Although I’ll stick to my warning about the annual perils associated with stock markets during the 3rdQ (i.e. best to avoid – see previous postings) I do keep track of what’s going on in the economy by monitoring what I’ve learned (over 20 years) to be important indicators. Despite the ups and downs of investor psychology, which is always sensitive to noise (Europe financial strains, China growth slowing, fiscal cliffs and elections) there are two key items I consider important.
Fewer and fewer people are being fired (good for the economy) over time.
Yes stocks are in ‘correction’ territory, but we’re years away from a “bubble.”
The following chart evidences the favorable employment trend, based on recent Bureau of Labour statistics. The unemployment rate is less of a concern, since that metric is muddied by structural shifts taking place in the labor market and demographics. Fewer mass layoff events suggest that even struggling sectors (especially manufacturing) are letting go fewer employees on the margin now than they were in previous years.
Using seasonally adjusted data, during the first 9 months of 2009 mass layoff events translated into an average of 255,031 new jobless claims per month, declining to 151,348 per month during the first 3 quarters of 2010, 142,916 in 2011 and 128,358 this year.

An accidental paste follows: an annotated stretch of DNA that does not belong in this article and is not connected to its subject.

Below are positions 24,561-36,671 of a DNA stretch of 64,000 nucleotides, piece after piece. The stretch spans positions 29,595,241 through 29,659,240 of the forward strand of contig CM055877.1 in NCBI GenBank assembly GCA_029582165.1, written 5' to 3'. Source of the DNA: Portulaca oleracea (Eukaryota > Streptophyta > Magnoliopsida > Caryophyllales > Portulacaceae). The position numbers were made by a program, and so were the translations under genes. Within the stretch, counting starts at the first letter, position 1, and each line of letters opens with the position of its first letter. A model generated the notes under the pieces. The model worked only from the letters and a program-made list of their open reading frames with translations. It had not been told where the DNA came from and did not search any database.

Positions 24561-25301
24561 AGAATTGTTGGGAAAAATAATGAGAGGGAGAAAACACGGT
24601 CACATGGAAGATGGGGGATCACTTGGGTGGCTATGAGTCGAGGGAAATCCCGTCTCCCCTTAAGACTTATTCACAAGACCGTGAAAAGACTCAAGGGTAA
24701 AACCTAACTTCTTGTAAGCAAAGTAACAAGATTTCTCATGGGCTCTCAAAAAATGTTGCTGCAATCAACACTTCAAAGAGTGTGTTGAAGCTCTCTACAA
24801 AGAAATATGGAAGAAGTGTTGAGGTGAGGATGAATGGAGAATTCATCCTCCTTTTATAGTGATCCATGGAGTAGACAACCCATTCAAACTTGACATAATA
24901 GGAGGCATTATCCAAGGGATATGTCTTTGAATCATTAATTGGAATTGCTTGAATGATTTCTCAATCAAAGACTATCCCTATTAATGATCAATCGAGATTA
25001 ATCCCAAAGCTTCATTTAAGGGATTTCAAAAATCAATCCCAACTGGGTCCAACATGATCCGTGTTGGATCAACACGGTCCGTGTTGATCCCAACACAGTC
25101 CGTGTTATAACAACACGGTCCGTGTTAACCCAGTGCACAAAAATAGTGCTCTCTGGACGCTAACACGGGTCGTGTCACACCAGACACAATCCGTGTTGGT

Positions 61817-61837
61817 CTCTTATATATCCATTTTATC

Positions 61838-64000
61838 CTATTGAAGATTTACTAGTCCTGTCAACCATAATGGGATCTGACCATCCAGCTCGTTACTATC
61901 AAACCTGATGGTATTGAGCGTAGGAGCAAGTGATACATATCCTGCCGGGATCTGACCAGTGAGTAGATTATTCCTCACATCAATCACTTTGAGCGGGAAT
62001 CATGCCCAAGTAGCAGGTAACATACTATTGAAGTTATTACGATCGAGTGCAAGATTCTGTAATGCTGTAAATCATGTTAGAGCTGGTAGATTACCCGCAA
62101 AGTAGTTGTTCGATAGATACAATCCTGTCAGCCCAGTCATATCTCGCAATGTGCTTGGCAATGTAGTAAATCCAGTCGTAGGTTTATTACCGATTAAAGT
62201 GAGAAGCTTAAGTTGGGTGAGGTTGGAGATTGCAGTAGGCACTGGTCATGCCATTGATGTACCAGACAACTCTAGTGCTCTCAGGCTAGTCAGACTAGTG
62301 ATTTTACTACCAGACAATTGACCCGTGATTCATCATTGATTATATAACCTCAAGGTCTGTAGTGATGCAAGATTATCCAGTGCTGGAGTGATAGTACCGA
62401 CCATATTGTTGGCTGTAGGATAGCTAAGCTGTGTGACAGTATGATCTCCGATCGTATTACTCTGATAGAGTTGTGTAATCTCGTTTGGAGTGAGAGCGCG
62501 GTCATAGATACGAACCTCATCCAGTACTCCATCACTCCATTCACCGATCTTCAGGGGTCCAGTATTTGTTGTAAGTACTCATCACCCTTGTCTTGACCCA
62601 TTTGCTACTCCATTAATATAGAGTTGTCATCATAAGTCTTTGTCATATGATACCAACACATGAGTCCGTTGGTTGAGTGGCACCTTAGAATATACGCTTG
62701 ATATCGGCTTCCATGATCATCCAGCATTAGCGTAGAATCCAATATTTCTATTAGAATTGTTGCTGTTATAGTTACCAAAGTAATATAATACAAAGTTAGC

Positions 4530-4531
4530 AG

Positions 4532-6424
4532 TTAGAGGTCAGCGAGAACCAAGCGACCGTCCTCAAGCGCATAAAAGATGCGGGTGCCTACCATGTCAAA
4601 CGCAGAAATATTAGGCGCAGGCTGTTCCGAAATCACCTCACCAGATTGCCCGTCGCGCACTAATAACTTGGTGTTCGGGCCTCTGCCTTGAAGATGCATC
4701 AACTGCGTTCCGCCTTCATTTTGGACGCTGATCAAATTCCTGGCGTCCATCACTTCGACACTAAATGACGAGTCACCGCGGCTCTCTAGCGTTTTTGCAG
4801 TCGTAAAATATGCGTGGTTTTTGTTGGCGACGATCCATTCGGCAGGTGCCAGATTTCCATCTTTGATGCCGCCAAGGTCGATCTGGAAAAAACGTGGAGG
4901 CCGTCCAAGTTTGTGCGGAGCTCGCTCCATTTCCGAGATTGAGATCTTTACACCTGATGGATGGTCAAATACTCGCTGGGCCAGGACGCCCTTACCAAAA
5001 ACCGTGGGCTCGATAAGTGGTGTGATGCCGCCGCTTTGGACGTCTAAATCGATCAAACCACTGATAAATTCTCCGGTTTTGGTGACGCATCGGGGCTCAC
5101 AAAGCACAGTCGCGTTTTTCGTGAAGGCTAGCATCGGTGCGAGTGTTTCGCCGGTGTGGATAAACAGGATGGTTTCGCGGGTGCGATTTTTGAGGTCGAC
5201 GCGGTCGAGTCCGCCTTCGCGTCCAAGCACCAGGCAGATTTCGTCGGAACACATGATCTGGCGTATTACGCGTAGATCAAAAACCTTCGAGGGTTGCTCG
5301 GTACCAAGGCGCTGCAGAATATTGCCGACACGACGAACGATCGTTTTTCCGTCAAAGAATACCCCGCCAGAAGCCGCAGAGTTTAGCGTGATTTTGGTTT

The trend is your friend on the economic front, and continued easy monetary policy is fuel for equities. The big money (institutional investors and hedge funds) will likely wait until January to buy so get in front of them in November and December while the window dressing (selling) puts pressure on valuations.
What are you doing ? I talked to Mario who seems to be enthused about what he is doing. Mac
I love your articles and look forward to the next one. Read both of your books; great stuff. Like to think that I’m a maverick in everything that I do.. Back in the day when 20,000 Americans scurried across the border to avoid the – what did they call it, Police Action or some such BS- I went to the US and did two tours. I have pretty much lived my life doing what other people thought was just plain crazy. As an advisor I never ask clients what they want to invest in, instead I do up the forms and tell what they have to do and please sign here. I don’t do bonds – maybe 0.5% of my clients holdings, balanced funds maybe 5 – 10%, the rest is in equity funds that have low PE, low volatility, good stats all around, pay decent distributions, a small percent in growth, nothing in high risk and I move the money when the markets change, i.e. I follow the money and trail, usually before the trail has become a trail. February 2000 I pulled out of Tech Crap and did okay. In 2008 I went heavy into high yielding equity funds and in 2009 came out on top. I’m not the brightest bulb on the tree but I do know that all you get from sitting on the fence is a sore crotch.